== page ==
dataportabilitylogo0108081.pngIn what is at least a brilliantly executed PR move, leading engineers from Google, Facebook and Plaxo have joined the Data Portability Workgroup — an effort by a number of web companies to develop best practices for sharing user data across sites and applications.

Google’s Brad FitzPatrick and Plaxo’s Joseph Smarr — two long-standing advocates of data portability — are joining. More surprising is the addition of Benjamin Ling, a former Googler who recently joined Facebook to help lead its developer platform.

Maybe Facebook will eventually let third parties fully export all of its user data, letting users do things like export their Facebook friends’ emails en masse to other applications (see our coverage of Plaxo’s back-door effort to do this on Facebook, last week).

Maybe, through this workgroup, Facebook will iron out how that feature might be implemented?

For now, though, the glass of fully portable social data is far less than half-full — Facebook is just agreeing to talk directly with these other companies about such possibilities.

Nevertheless, Marshall Kirkpatrick at ReadWriteWeb, thinks the news is a “bombshell.” Duncan Riley at Techcrunch says “this day will be remembered.”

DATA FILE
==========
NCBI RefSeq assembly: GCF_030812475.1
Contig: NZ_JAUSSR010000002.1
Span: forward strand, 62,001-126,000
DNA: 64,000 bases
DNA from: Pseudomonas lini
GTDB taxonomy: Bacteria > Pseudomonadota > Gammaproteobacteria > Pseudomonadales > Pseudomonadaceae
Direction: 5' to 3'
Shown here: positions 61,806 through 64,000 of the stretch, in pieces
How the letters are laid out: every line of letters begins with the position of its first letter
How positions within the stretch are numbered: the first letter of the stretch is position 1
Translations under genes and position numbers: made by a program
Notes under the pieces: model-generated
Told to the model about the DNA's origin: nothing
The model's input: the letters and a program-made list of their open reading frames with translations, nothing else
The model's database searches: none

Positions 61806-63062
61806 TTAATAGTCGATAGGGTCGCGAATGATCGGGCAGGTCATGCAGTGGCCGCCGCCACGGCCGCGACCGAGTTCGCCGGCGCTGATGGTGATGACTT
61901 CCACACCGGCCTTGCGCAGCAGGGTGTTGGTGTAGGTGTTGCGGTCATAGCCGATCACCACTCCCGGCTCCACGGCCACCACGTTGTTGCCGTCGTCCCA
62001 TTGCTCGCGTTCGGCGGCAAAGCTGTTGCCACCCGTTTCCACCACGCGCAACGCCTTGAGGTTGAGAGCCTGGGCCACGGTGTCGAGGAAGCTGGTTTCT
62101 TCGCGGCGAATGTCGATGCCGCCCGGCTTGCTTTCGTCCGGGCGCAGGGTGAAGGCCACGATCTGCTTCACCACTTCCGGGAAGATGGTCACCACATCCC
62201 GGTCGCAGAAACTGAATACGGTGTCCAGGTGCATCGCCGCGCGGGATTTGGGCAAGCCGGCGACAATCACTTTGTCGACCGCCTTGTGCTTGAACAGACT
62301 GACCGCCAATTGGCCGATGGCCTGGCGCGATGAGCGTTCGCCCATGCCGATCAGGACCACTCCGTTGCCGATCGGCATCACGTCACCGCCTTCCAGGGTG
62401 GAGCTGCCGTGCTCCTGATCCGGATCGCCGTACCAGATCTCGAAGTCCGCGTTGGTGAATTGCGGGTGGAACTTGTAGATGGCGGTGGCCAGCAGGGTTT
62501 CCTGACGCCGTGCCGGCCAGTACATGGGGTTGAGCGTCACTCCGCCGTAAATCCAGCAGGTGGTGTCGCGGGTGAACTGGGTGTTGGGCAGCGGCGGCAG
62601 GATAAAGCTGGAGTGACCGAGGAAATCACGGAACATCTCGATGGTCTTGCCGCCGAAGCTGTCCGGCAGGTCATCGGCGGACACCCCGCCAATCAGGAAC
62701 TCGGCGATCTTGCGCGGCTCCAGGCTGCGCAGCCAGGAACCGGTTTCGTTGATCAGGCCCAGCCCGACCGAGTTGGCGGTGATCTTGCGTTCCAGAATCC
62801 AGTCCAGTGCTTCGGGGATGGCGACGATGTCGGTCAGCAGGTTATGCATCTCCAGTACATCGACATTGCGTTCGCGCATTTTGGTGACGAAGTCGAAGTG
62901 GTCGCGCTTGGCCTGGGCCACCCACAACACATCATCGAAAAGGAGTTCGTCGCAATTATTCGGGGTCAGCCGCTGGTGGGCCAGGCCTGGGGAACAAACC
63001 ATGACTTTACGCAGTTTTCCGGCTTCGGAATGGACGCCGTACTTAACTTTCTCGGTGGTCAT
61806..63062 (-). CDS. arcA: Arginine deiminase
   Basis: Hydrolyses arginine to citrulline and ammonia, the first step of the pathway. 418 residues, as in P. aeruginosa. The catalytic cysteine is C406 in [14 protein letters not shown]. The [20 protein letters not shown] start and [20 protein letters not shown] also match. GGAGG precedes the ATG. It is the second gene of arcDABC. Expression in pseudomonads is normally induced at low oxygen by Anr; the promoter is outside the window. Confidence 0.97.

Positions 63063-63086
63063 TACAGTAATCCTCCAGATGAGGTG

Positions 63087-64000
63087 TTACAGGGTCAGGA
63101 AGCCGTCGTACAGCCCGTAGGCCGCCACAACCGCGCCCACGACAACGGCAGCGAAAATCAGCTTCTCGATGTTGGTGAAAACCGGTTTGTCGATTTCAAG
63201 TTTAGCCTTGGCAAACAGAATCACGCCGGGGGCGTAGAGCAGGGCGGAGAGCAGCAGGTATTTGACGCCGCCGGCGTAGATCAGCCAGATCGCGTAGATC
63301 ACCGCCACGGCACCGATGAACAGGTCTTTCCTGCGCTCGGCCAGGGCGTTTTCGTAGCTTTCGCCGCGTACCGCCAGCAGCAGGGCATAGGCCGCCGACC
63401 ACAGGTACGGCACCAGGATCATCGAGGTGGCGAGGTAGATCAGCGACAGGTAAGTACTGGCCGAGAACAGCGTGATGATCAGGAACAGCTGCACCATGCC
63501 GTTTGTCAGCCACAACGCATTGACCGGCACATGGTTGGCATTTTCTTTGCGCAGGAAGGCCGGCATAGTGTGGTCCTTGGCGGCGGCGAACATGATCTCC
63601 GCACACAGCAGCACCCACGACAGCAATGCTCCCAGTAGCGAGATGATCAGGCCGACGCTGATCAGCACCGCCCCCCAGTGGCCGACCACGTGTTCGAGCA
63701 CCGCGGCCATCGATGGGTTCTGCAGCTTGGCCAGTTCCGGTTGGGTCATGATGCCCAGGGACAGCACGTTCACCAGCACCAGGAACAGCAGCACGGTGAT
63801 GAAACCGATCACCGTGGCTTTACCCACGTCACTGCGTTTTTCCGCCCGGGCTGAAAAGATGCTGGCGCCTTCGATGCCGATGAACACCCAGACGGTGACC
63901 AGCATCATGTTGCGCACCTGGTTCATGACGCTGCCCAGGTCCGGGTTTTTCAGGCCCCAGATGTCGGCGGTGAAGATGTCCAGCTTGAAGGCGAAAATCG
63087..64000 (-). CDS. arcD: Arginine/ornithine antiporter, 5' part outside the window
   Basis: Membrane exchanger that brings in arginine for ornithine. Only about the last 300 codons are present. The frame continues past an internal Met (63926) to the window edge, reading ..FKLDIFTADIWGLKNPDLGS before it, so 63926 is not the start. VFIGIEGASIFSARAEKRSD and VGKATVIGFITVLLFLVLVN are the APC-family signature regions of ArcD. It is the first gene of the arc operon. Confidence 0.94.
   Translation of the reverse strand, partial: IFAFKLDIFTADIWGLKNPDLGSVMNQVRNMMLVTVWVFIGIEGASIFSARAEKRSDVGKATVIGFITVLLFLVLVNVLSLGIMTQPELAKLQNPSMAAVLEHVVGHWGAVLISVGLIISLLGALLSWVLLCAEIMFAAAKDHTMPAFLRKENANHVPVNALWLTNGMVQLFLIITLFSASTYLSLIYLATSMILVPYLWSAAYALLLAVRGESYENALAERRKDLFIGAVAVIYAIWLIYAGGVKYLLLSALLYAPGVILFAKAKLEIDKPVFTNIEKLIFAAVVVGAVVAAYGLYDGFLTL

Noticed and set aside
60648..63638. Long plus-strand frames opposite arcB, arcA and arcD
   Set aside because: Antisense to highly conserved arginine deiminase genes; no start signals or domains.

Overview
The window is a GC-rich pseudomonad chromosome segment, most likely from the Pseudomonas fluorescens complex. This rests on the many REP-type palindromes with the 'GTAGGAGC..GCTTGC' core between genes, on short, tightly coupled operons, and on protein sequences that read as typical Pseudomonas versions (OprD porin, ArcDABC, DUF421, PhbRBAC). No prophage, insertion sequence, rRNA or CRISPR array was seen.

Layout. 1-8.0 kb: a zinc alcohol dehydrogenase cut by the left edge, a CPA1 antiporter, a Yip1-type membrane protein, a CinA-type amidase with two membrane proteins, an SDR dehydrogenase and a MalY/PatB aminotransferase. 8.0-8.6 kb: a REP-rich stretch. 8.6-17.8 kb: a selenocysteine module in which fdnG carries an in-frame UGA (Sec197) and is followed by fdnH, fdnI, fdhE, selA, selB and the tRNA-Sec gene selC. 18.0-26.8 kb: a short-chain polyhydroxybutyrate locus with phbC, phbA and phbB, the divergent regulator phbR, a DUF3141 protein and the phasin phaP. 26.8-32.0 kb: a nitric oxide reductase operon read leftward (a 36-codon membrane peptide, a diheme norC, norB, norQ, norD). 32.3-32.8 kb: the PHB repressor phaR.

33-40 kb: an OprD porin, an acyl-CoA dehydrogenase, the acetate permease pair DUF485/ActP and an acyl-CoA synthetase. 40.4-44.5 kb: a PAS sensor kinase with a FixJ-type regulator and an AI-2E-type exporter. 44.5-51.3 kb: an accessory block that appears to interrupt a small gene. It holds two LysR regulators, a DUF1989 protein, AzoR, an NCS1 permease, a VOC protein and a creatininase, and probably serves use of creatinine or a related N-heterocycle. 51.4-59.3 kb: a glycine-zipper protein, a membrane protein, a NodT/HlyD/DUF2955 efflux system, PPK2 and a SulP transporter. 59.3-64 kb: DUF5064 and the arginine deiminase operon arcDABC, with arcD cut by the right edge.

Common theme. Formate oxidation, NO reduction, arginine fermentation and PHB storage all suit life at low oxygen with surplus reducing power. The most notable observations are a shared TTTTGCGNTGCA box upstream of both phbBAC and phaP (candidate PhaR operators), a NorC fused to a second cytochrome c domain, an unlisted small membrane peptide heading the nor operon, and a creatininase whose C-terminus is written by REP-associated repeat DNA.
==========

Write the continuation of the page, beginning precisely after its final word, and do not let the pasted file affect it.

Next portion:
Given the initial hype — much of which has now deflated — around Open Social, Google’s nascent social networking application programming interface, I feel compelled to stay a little more skeptical about the significance of this news until I see concrete results.

Here’s what DataPortability is up to, in a nutshell:

“[A]mong other things, [We’re] actively working to create the ‘DataPortability Reference Design’ to document the best practices for integrating existing open standards and protocols for maximum interoperability. This means users will be able to access their friends and media across all the applications, social networking sites and widgets that implement the design into their systems.”

In other words, a fuse may be lit but no bombs will go off until all of the workgroup member companies actually define and agree on standard ways of sharing data across sites. I hope these companies will, but they haven’t, yet.